Valore International Finance responds to questions covering the economic crisis in Asia from Jonathan Saul of the International Risk Management Magazine.
• Following the Asian crisis I would like to ask you whether there are any ways foreign investors/risk managers are able to predict instances of political instability?
• Political instability can be defined in many ways, and is often the result of economic crisis rather than its cause. Any direct link between political and economic instability is tenuous however, especially with the current problems being experienced in Asia.
The economic crisis in Asia defies a generalised explanation about its underlying causes. The crisis has affected both politically stable and unstable countries alike, while leaving others relatively unscathed.
That so many countries and territories were affected within a relatively short time period indicates a cascading crisis in confidence with respect to the region as a whole. The crisis came as a complete surprise to most every seasoned risk manager, just as it did for the region's political and economic leadership.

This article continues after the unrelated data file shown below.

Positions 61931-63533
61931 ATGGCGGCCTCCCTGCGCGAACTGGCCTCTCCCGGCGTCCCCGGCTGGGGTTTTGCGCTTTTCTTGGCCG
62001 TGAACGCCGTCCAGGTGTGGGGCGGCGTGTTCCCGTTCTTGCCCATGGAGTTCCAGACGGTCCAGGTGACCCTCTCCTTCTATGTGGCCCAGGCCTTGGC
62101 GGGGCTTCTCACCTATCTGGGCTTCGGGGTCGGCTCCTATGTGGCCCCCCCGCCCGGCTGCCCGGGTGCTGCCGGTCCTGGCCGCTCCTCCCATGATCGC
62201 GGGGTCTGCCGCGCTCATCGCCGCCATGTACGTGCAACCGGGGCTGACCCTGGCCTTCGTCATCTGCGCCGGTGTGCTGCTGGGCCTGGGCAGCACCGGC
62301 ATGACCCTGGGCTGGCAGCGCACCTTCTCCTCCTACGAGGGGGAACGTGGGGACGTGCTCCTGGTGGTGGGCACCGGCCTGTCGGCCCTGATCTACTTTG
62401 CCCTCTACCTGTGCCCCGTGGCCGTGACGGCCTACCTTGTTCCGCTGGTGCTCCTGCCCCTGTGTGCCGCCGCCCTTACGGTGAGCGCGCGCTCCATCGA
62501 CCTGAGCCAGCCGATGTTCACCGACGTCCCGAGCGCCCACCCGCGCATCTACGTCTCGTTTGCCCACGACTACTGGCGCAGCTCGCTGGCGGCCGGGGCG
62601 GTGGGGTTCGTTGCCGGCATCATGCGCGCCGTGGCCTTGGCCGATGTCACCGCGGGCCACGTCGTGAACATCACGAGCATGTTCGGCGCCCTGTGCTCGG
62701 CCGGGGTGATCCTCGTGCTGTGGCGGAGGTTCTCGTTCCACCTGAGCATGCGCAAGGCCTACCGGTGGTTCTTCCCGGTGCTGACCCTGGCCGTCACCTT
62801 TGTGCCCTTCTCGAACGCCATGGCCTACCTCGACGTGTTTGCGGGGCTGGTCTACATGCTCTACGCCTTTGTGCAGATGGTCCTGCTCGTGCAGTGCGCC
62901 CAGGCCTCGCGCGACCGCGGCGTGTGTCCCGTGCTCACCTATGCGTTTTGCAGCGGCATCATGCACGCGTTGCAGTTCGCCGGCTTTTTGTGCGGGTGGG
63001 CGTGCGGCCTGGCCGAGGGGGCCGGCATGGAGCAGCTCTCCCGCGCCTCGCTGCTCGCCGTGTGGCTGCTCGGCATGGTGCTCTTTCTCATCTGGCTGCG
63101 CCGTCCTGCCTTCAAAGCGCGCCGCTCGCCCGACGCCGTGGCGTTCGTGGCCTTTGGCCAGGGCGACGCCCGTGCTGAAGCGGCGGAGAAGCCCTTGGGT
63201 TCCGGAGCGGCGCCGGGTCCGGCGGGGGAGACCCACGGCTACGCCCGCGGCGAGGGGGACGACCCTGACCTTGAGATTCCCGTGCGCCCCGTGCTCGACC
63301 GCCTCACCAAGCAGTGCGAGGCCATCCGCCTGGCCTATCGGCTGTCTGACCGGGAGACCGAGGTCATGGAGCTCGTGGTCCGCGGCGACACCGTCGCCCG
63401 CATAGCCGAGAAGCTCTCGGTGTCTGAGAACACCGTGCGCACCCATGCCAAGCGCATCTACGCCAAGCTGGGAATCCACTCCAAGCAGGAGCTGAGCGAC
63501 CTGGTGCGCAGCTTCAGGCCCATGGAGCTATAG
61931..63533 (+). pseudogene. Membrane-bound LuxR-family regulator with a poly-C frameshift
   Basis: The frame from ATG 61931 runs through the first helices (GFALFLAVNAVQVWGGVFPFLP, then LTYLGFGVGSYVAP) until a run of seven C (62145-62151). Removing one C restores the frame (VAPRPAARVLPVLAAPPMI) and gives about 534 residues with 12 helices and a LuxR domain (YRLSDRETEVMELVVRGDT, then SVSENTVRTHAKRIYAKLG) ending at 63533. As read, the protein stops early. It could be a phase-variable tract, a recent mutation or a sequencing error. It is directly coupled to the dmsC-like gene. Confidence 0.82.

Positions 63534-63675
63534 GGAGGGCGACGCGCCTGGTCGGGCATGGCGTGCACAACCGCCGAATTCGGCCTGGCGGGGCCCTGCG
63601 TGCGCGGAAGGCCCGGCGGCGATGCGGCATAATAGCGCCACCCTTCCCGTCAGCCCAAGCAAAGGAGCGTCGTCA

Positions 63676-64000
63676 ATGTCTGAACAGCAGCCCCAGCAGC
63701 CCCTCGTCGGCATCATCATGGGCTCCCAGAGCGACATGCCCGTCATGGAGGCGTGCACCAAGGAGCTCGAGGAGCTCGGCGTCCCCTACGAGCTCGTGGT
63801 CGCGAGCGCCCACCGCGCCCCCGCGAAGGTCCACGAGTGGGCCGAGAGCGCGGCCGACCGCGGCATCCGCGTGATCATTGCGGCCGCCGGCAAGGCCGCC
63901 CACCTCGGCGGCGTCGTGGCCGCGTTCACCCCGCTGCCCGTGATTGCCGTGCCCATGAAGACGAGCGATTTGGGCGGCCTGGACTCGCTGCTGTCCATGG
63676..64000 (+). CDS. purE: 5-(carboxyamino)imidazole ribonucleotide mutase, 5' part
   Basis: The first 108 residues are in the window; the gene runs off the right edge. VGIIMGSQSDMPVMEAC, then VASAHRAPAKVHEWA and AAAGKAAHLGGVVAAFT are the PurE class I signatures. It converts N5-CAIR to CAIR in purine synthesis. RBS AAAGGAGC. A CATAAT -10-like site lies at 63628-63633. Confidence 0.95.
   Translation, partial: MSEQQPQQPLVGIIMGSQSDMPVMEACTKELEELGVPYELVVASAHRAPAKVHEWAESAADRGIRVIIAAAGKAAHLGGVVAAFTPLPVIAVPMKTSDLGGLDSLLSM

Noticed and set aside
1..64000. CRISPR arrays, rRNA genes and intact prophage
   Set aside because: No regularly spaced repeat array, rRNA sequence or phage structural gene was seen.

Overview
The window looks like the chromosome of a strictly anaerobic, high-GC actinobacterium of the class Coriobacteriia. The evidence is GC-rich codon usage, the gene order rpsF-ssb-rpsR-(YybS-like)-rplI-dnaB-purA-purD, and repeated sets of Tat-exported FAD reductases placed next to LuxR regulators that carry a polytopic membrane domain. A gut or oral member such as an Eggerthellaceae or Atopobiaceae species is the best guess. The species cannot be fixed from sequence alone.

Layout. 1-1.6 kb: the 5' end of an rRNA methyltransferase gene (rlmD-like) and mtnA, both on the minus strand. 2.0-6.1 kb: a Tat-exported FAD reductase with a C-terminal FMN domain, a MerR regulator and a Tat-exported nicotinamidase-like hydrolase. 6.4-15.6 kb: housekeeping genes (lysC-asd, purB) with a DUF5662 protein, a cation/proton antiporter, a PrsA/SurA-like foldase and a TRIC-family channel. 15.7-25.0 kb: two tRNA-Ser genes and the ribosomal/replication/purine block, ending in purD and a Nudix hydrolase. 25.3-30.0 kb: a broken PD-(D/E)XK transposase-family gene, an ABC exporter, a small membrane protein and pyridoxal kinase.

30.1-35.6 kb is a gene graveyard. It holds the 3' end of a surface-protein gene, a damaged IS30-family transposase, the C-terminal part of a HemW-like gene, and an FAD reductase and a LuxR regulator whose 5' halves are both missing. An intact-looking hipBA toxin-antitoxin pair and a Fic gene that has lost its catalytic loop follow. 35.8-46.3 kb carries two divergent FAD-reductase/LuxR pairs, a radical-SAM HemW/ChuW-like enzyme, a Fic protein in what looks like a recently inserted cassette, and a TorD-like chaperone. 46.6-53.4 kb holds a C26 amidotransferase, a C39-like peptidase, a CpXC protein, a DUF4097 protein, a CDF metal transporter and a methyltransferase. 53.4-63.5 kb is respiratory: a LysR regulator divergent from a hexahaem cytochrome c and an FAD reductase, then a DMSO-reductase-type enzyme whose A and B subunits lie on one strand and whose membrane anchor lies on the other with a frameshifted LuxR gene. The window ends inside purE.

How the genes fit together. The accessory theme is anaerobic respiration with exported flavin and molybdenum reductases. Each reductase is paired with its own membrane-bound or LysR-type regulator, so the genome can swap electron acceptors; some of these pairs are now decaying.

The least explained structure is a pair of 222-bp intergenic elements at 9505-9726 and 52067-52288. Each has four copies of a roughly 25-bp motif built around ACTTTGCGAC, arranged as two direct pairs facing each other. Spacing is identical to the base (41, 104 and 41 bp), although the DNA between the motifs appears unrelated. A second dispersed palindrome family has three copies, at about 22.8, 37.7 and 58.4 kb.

Each of the countries affected should be viewed according to their specific situation in order to draw any reasonable conclusions.
For risk managers to anticipate political and economic instability, they must have an honest and ongoing dialogue with colleagues stationed within the territory under consideration. This ensures that local criteria are applied to local issues, while the economic interrelationships with other countries are kept in perspective.
• Are the hedging of currencies and the use of credit derivatives viable options to avoid losses in the event of currency crises?